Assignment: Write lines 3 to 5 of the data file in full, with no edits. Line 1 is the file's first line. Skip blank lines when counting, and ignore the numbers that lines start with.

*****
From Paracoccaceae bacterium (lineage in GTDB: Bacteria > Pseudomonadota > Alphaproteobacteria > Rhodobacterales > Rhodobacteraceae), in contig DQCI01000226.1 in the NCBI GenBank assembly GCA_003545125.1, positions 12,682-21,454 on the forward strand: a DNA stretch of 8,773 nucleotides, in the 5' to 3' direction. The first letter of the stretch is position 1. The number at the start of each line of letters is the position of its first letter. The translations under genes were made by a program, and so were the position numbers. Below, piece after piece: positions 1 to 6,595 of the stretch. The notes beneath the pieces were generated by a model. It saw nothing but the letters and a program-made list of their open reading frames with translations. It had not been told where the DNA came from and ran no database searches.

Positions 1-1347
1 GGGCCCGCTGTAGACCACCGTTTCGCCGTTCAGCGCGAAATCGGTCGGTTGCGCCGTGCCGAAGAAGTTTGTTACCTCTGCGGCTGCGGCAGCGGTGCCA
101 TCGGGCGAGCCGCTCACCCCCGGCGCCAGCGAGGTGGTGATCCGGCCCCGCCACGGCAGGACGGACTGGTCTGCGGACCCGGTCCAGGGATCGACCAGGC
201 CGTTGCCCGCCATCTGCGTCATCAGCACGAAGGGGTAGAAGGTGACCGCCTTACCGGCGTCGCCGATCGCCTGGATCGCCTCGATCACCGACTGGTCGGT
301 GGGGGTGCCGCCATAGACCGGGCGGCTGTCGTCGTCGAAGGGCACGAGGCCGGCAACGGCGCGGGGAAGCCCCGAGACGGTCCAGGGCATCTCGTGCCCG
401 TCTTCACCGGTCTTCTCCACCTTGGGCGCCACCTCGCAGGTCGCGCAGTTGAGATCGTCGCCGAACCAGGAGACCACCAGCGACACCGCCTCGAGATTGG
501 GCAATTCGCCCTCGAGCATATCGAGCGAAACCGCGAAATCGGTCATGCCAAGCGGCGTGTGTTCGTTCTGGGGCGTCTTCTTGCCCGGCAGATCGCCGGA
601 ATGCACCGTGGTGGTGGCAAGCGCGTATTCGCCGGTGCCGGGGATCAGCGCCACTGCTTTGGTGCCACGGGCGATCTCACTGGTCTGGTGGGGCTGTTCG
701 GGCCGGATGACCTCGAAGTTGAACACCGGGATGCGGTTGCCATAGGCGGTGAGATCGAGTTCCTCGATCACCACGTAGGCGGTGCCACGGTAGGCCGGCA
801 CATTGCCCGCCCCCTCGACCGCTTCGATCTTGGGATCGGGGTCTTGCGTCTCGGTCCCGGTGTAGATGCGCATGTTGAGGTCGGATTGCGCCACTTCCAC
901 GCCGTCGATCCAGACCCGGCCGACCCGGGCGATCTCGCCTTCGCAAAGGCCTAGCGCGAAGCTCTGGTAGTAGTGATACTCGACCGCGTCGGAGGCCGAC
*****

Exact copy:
1 GGGCCCGCTGTAGACCACCGTTTCGCCGTTCAGCGCGAAATCGGTCGGTTGCGCCGTGCCGAAGAAGTTTGTTACCTCTGCGGCTGCGGCAGCGGTGCCA
101 TCGGGCGAGCCGCTCACCCCCGGCGCCAGCGAGGTGGTGATCCGGCCCCGCCACGGCAGGACGGACTGGTCTGCGGACCCGGTCCAGGGATCGACCAGGC
201 CGTTGCCCGCCATCTGCGTCATCAGCACGAAGGGGTAGAAGGTGACCGCCTTACCGGCGTCGCCGATCGCCTGGATCGCCTCGATCACCGACTGGTCGGT